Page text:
Scripture readers rarely think the way Scripture authors thought. Something different happens in our brains than happened in the brains of the Hebrew and Christian writers who composed the biblical books.

No matter our nationality, almost all of us think Greek. We pattern our thought process on that of the classic Greek philosophers. When we think, we analyze the object on which were concentrating. We mentally tear it apart, studying each dimension of it separately until we get to the point of our analysis.

Our sacred authors did the opposite. They synthesized when they thought. Being Semites, not Greeks, they pulled as many different aspects of an object together in their brain when they thought about it, studying it as a whole, simultaneously contrasting even its contradictory dimensions.

Differences

Thats why we Greeks usually express ourselves in terms of either/or, while Semites talk of both/and. Greeks hate contradictions; Semites love to surface them. Tevye, the hero of Fiddler on the Roof, is a perfect example of Semitic thinking. His favorite line is, But, on the other hand...! While theres always another hand for Semites, Greeks are content with a completely analyzed one hand.

Those who dont understand Semitic thought process probably wont understand Sundays first and third readings. Both the Genesis author (Gen 18: 20-32) and Luke (Lk 11: 1-13) give us different images of God. They presume were synthesizing as were listening, noticing at least several dimensions of God we might never have reflected on.

Abraham, the ancestor of all Jews, is famous not only for the hospitality we observed last week but also for being a terrific negotiator. In a culture in which fixed prices are rarely put on anything, ones bargaining skills are essential. The author shows how Abraham is able to get even Yahweh to drop His price from 50 to 10.

Yet, even outside of Abrahams negotiating skills, the remarkable insight in the reading is that our God is a negotiable God. Yahweh doesnt work from set-in-concrete patterns. Greeks hate such an idea; Semites love it.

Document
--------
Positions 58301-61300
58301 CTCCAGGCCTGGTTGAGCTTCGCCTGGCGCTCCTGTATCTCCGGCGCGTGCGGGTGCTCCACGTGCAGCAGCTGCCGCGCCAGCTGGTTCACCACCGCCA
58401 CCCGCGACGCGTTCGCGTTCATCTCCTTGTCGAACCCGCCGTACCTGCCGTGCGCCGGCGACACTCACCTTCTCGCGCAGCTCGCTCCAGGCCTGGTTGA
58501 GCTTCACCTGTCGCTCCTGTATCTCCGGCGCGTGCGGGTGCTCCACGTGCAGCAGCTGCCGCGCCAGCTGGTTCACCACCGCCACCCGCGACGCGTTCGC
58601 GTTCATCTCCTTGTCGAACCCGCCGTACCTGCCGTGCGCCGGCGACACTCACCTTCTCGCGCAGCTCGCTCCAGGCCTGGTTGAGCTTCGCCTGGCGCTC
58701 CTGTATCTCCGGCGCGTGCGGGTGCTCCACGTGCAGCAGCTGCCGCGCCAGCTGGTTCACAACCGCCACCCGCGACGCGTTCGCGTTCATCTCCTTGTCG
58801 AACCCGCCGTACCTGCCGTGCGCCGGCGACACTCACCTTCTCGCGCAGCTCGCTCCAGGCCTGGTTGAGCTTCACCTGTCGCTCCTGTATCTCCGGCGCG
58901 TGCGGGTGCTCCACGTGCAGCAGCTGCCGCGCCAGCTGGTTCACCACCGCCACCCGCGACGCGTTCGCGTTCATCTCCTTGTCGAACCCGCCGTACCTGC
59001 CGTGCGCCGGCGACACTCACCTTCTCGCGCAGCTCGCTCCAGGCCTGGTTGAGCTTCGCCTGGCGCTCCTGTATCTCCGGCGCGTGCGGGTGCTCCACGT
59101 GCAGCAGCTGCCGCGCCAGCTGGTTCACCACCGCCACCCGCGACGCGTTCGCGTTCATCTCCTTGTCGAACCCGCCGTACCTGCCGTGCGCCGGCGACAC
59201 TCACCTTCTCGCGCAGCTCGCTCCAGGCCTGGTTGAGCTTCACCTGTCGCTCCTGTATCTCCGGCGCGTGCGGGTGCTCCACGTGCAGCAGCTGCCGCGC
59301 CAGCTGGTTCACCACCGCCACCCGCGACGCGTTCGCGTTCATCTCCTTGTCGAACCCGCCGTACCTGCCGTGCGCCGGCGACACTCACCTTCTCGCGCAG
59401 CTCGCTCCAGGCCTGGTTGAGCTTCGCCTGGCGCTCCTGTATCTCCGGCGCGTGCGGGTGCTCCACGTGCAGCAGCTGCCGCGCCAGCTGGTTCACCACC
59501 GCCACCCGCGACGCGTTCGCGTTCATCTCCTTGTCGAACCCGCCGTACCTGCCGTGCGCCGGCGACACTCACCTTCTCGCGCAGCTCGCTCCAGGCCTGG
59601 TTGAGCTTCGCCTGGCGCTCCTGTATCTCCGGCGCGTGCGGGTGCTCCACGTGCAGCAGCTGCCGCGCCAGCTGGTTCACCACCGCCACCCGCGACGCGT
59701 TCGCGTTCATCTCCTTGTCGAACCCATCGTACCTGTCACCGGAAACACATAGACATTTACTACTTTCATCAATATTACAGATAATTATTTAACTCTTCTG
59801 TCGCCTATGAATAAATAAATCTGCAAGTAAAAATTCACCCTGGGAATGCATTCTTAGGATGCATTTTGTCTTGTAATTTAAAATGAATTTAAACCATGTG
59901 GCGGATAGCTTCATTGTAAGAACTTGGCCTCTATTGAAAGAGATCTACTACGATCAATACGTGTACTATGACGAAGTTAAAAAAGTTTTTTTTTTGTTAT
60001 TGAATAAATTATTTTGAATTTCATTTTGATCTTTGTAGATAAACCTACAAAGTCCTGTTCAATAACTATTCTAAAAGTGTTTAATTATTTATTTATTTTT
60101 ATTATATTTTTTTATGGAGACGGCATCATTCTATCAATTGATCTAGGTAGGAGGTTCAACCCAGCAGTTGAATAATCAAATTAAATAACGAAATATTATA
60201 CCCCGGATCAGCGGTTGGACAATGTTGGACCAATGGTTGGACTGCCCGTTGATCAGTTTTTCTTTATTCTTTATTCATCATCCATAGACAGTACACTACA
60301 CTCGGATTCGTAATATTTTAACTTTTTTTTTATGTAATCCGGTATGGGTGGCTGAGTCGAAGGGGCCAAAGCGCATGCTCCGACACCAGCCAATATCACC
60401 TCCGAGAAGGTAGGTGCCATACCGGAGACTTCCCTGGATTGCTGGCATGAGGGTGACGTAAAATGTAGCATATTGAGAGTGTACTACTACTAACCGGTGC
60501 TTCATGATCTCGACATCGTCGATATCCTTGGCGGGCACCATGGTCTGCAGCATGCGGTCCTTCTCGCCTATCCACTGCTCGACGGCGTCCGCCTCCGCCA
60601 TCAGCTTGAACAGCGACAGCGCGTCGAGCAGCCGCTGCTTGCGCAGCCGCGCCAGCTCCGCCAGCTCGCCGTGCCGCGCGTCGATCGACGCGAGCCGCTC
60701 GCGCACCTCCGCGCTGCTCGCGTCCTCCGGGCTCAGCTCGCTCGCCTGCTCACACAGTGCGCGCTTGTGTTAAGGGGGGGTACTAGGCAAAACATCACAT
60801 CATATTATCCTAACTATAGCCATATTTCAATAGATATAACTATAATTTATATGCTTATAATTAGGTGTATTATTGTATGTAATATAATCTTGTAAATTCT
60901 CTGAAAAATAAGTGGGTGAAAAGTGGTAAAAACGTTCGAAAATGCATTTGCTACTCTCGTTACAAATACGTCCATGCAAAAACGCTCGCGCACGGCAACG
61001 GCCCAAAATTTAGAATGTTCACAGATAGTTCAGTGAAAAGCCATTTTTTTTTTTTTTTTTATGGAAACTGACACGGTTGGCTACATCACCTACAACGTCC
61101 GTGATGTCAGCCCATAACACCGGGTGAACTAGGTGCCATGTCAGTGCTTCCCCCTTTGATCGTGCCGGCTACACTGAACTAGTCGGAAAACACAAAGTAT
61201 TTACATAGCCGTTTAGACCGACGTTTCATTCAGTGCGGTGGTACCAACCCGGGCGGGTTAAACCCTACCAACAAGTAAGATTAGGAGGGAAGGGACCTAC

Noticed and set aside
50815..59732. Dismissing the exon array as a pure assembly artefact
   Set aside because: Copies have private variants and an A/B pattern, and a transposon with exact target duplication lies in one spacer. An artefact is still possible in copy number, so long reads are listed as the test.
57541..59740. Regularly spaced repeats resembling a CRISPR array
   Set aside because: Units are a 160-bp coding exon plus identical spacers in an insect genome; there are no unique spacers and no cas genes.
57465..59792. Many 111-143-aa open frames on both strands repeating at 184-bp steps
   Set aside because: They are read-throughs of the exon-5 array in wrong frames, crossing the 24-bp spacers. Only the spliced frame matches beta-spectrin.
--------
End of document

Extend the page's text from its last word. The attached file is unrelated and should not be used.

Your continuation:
In the same way, in the Gospel, Jesus compares God both to loving parents who always give their children whats best for them, and to disturbed neighbors who give only to minimize their disturbance. Which image really mirrors our God? Semites believe both do, no matter how contradictory.

Versions

Notice also how Lukes version of the Lords Prayer differs from Matthews, the one we usually say. Scholars presume Luke conveys the more primitive form of the prayer. Matthew seems to have added to the original. But notice especially what Lukes Jesus says after forgive us our sins.

For we ourselves forgive everyone in debt to us, contrasts with Matthews Forgive us our debts, as we forgive our debtors. Matthews version implies that well be only forgiven as much as we forgive. Luke, on the other hand, believes that we forgive simply because weve already been forgiven. Those who ask which theology is correct are betraying their Greek mentality.

Confused? Perhaps we should zero in on Pauls remark in the second reading (Col 2: 12-14): When you were dead in transgressions, God brought you to life along with Jesus having forgiven all our transgressions.

Our God-given assignment as Christians is not to get rid of the contradictions which we find in our images of Jesus and God; its to become one with the risen Jesus. His contradictions must become our contradictions.

If Jesus was comfortable thinking and teaching on the level of both/and, what are we conveying about the depth of our dedication to Him if we continue to think and teach only in terms of either/or?

(07-26-01)